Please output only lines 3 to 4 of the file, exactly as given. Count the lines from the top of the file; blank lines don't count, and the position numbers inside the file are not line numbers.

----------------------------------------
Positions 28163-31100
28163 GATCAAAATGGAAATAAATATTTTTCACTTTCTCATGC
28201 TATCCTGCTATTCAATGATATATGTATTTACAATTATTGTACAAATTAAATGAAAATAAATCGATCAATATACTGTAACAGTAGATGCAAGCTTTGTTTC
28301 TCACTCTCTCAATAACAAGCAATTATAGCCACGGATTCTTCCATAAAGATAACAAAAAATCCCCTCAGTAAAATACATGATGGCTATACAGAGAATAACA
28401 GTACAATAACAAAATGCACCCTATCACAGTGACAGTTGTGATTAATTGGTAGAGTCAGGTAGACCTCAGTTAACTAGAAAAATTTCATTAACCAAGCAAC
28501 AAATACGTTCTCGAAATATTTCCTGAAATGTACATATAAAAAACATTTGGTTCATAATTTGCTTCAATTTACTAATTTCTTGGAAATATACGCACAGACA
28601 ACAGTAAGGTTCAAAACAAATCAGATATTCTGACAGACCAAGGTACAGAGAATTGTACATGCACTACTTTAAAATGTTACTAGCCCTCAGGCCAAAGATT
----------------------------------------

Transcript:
28201 TATCCTGCTATTCAATGATATATGTATTTACAATTATTGTACAAATTAAATGAAAATAAATCGATCAATATACTGTAACAGTAGATGCAAGCTTTGTTTC
28301 TCACTCTCTCAATAACAAGCAATTATAGCCACGGATTCTTCCATAAAGATAACAAAAAATCCCCTCAGTAAAATACATGATGGCTATACAGAGAATAACA